I’ve Tried To Be A Gym Person, But I Always Come Back To Group Fitness

Group fitness is the only thing that keeps me going. Experts helped me understand why.

A consistent workout regimen does not come easily to everyone, which is why many people set goals to exercise more as a new year starts. And while the gyms tend to flood every January for a month or so, the increased attendance doesn’t last.

My only impetus to exercise through high school was volleyball, and the training our coach made us do to stay in shape for the sport. After graduating, without anyone telling me what to do, I barely made it to a gym for years despite repeated pledges to get back into it.

That all changed when I discovered group fitness. The first class I did was a bootcamp taught by a cheerleader at my college gym. It was fun and far more efficient than my usual visits, during which I aimlessly wandered around for an hour. Next, I tried one of the spin classes. When the timing of the campus class offerings didn’t align with my schedule the next semester, I found a local workout studio with boxing, spin, and pilates. I was hooked.

That’s not to say there haven’t been plenty of lulls since then, but to this day, classes are the only thing that get me to work out consistently. I’m not good at running. Home workout videos don’t do it for me. I’ve tried rejoining gyms multiple times when that seemed more convenient or cost-effective, but without anyone holding me accountable or telling me what to do, I ended up working out far less.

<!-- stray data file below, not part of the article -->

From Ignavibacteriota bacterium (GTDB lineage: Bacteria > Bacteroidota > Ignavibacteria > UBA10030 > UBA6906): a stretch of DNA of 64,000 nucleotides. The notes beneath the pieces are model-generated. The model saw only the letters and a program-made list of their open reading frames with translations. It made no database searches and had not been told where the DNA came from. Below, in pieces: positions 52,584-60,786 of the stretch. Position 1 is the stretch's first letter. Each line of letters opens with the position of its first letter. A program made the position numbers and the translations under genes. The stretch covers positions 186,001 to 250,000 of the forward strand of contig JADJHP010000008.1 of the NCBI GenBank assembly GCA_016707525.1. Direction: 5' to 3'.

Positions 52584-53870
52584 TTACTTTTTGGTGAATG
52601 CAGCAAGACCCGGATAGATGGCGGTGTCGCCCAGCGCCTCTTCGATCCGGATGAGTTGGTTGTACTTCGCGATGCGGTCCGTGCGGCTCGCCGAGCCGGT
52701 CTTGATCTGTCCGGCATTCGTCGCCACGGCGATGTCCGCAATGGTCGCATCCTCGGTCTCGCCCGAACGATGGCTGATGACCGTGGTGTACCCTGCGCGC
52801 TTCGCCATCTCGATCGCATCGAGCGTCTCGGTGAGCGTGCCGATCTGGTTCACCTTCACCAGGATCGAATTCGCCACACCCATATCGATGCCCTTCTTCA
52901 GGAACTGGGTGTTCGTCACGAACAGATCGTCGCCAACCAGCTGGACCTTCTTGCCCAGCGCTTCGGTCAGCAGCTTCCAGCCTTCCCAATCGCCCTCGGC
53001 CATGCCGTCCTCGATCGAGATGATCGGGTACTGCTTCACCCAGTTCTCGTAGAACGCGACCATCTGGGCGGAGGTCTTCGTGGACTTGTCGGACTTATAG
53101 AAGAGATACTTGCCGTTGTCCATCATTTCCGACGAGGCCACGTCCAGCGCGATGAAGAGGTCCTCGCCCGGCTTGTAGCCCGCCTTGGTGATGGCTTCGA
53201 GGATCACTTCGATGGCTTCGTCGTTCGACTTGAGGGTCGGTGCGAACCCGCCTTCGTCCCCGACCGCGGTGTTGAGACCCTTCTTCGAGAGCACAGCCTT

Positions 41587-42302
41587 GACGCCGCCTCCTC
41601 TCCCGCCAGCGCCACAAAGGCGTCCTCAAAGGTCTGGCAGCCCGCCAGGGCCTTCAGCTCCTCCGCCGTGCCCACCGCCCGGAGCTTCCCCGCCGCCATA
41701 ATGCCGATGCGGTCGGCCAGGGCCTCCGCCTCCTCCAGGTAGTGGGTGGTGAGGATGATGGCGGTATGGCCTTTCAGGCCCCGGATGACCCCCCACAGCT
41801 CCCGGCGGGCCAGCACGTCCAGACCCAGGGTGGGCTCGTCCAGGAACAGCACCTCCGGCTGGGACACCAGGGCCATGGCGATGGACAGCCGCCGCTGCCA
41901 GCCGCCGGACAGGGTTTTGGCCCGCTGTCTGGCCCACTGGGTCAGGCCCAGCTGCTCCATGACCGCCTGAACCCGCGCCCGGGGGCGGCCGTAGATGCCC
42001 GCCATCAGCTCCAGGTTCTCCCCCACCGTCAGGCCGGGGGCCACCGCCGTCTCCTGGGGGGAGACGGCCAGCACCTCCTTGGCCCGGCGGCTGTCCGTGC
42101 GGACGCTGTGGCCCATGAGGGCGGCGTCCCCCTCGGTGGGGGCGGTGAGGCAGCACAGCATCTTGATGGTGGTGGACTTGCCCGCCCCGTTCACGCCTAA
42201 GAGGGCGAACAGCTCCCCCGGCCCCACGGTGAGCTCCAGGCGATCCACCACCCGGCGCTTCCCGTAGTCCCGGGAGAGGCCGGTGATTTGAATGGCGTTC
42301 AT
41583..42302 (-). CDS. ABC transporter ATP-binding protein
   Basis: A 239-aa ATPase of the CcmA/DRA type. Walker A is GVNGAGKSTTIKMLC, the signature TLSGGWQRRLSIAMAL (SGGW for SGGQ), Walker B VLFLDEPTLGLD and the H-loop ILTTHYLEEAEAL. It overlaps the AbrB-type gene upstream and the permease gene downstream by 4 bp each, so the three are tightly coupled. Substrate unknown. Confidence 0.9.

“A collection of individuals is not the same as a group,” said Alex Benson, director of the Group Experiences Laboratory and associate professor of psychology at Western University. “Something that really heightens that sense of being part of a real group is a shared purpose, and working towards similar goals in exercise as opposed to working out at a gym alongside other people that are doing exercises is a very different experience.”

During my varied gym memberships, I often found myself more intimidated by working out alongside others as opposed to with them. I’d get in my head about not knowing what I was doing, perceiving judgment or worrying that I looked dumb. Trying to take a turn on a squat rack in between buff gym rats can also be incredibly intimidating, so I’d opt to skip it, get bored, and promptly leave.

According to Benson, when you see other people doing the same things with you, it can help boost your own sense of confidence. People tend to feel even more confident when they exercise in a group class if they’re around people who are similar to them in age or identity, he says. Plus, the shared purpose and mutual benefit make it more psychologically appealing.

Jamie Shapiro, a professor of sport and performance psychology at Denver University, traced that same phenomenon back to self-determination theory, or SDT.

“[SDT] says that one of our primary motivators or psychological needs is relatedness,” said Shapiro. “So, you know, relating to others and connecting to others is a huge motivator for any activity, including exercise. The feeling you get through relating to others or connecting to others while exercising can really be a huge motivator.”

That relatedness can come from a shared competitive spirit – or it might be a sense of unity and inclusion. I didn’t have to try very hard to find classes in New York City that are predominantly millennial women, but I’ve definitely weeded out some that were overly competitive or too intense.